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Fulmar riding the updraught at Marwick Head
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Fulmar riding the updraught at Marwick Head

Fulmar riding the updraught at Marwick Head. June 1966

picture #28139 (Elizabeth Buchan's mystery pic) stimulated me to look out some slides from a round-Scotland cruise on British India (BI) ship Devonia. All passengers (nearly 1000) were birdwatchers from far and wide, and many of us were fascinated by the fulmars riding the updraughts at Marwick head. A stiff onshore breeze had nowhere to go but up when it met the vertical cliffs, and in fissures and 'chimneys' it formed columns of rapidly rising air, on which the Fulmars rode like the balls on water-jets one used to see at shooting-galleries. I can think of no reason for their doing this other than the sort of enjoyment glider pilots get from riding thermals. I've always suspected Fulmars of having a sense of fun. What could be more amusing than letting a would-be predator approach to within a couple of feet and then drenching him or her with a cropful of stinking fish-oil? Fulmars' dark, knowing eyes always suggest something's going on inside. They don't sing - which is what poets and others usually regard as the expression of joie de vivre in birds - but one can frolic gently in silence.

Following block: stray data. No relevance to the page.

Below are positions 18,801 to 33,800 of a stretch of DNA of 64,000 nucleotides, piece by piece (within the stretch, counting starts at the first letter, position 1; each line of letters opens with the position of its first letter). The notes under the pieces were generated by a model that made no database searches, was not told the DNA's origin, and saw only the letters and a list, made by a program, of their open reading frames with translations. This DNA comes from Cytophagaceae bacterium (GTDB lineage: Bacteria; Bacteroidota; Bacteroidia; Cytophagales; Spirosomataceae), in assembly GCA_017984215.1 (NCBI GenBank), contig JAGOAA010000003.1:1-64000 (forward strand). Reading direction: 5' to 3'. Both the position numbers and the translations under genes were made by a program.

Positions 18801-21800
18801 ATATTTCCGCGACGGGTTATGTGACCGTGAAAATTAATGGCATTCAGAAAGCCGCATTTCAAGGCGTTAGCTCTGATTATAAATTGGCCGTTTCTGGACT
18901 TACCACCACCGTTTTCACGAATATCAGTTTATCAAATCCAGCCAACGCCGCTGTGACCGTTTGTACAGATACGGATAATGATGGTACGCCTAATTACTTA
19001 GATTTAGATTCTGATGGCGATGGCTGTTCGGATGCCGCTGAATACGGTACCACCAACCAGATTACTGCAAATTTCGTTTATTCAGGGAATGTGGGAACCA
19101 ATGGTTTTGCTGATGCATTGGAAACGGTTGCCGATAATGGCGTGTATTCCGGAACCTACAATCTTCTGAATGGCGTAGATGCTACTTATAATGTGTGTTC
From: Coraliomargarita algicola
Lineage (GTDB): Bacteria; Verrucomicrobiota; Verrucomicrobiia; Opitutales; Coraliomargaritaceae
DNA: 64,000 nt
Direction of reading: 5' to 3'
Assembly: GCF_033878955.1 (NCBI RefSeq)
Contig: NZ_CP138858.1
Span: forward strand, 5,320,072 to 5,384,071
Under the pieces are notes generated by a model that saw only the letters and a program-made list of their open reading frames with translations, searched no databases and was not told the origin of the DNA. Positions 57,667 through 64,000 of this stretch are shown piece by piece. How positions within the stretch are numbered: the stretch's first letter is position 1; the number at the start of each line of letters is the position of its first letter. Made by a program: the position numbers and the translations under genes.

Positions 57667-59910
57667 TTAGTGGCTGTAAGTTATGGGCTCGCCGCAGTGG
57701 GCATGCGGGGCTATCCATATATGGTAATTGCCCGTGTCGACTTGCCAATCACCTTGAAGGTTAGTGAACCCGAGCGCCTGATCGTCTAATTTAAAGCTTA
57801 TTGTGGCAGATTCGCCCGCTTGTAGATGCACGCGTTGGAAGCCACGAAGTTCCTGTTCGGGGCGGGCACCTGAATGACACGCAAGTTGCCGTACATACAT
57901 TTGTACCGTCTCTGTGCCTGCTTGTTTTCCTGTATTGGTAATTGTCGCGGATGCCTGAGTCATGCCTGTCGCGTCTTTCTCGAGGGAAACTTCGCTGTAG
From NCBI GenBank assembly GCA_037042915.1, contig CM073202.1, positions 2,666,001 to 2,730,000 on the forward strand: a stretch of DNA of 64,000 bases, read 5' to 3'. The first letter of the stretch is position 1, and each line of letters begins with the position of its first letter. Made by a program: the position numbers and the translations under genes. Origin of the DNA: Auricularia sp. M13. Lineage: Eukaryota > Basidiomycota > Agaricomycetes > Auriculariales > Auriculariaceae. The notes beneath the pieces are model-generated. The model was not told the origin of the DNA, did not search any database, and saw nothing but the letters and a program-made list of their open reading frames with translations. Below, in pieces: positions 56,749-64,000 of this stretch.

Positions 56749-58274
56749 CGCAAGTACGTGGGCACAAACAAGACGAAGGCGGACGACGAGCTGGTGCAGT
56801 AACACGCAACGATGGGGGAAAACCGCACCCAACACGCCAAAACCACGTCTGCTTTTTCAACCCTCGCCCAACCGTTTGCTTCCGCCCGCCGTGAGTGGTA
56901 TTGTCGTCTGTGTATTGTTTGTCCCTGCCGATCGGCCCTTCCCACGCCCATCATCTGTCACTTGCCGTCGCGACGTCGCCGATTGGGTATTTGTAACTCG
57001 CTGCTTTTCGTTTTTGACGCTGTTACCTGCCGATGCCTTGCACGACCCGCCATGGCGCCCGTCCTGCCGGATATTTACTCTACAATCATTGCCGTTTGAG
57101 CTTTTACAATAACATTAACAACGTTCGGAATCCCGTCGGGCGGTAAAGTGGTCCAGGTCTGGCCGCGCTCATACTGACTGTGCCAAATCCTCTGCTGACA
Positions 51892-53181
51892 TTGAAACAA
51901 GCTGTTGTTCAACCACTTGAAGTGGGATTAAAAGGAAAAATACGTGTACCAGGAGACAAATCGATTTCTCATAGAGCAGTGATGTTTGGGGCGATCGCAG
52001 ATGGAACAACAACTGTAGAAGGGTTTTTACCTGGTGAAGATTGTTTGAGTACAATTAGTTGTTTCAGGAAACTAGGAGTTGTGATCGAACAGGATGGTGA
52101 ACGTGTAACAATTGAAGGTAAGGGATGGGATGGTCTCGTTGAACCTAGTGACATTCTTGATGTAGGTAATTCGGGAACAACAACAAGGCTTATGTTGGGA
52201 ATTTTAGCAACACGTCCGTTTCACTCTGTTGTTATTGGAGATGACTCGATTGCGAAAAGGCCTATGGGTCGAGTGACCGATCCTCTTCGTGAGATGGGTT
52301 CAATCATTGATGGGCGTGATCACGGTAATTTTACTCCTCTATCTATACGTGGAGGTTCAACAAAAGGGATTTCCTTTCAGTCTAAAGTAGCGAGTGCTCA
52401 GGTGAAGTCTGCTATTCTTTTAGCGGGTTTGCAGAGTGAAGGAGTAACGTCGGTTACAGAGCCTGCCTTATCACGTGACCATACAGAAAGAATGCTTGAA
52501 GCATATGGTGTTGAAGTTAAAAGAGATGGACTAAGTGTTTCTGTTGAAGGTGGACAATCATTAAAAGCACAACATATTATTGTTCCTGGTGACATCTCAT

Students of aerodynamics may be interested to note all the means by which the bird dumps lift and stays more or less stationary relative to the fast-rising air current.
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Picture added on 01 March 2016 at 22:12
A small correction. In the last sentence of my caption above, the phrase 'relative to' is wrong. Something like 'despite' would be better.
Added by Ian Hourston on 14 November 2016
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